ATHENS — Kirby Smart understands why Jim Harbaugh and Urban Meyer are coming to his backyard to hold satellite recruiting camps. And if the SEC begins allowing them, Georgia has a plan to hold its own.
“It’s waiting in the brink,” Smart said after Tuesday’s practice. “If it happens, we’ll be ready to go.”
A satellite camp is when a school holds a recruiting event at a different campus in another recruiting territory, hosted by another school. Right now the SEC has a rule prohibiting that. But with so many other schools coming into SEC territory to hold such camps, the conference may end its rule, assuming the NCAA doesn’t step in to halt the camps everywhere.
Michigan’s Harbaugh and Ohio State’s Meyer have both announced plans for satellite camps in Georgia this summer. Harbaugh announced plans two weeks ago for a camp on June 2 at Cedar Grove High School in Ellenwood. Then word came out Thursday that Meyer will hold a camp on June 16 at Central Gwinnett High School in Lawrenceville, less than an hour from Athens.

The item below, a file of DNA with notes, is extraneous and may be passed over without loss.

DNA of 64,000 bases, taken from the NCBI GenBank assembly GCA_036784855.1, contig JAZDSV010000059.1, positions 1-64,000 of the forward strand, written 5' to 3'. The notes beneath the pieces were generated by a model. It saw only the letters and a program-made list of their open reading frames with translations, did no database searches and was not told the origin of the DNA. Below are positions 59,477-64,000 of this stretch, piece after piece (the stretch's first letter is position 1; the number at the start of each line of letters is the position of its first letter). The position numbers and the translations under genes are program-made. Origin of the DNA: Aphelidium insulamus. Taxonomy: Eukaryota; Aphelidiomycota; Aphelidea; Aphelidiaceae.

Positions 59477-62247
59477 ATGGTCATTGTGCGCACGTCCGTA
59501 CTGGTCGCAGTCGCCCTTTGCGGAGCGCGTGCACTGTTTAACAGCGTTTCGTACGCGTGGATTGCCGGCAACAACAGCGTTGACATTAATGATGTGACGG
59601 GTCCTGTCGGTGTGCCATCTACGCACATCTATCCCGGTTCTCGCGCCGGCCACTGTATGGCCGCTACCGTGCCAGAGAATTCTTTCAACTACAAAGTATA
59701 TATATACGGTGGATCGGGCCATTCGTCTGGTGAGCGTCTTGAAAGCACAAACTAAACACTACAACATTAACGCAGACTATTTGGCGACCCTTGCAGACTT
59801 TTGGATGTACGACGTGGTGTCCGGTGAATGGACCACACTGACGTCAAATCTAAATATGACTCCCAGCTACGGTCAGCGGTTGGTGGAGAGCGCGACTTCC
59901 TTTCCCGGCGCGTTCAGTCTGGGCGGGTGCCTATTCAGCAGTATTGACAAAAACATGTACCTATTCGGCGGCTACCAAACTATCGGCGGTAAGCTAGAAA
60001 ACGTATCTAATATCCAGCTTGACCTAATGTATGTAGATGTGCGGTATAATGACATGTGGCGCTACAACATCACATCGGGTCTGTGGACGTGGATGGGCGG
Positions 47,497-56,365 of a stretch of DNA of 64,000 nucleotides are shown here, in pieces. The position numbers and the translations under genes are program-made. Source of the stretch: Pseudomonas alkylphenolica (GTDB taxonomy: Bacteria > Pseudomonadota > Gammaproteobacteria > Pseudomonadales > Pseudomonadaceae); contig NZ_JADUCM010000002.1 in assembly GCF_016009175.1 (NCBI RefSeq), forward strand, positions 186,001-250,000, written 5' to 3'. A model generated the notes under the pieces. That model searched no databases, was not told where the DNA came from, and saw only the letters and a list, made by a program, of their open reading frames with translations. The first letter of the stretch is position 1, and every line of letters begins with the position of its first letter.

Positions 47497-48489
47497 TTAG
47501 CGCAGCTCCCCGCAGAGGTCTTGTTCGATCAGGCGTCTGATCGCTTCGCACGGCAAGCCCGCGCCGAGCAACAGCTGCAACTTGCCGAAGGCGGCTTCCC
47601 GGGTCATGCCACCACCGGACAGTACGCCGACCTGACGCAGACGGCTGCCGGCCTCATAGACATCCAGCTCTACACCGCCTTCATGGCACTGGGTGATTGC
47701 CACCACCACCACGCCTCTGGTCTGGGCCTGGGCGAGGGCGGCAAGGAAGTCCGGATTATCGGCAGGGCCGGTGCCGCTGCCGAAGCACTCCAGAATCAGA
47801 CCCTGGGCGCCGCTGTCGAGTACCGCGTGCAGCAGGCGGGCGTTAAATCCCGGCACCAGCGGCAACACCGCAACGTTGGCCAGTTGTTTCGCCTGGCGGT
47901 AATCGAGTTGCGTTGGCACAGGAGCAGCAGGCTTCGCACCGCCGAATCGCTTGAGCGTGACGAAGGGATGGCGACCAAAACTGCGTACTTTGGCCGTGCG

Smart was asked what he thought about those two coaches coming to his backyard.
“I think it’s very smart on their part. They’ve got a right to do it,” Smart said. “Like I said, we’ve got a plan ready. You’ll see soon enough.”
It’s unclear where Georgia would hold camps. It might feel good to retaliate by going to Michigan or Ohio, but whether it would actually be productive is debatable. And it’s not certain that the SEC would be happy with its schools invading fellow schools within the conference blueprint.
Whatever the plan, Smart made clear there is one.
“We’ve got to be prepared. That’s there. That’s like waiting in the brink, and who’s going to be first, and who’s going to be where,” Smart said. “Everybody’s lobbying, but we’ve got to be careful, because we’re not going out there right now and saying where we’re going. We’ve got to wait and see what happens. If it happens we’ll be ready for it.
“We’ve got some decisions to make, because it’s tough decisions. Ultimately every SEC school wants these kids on their campus. I don’t want to have to go to them. But if it gives somebody a competitive advantage to go to them, then we may want to do the same thing.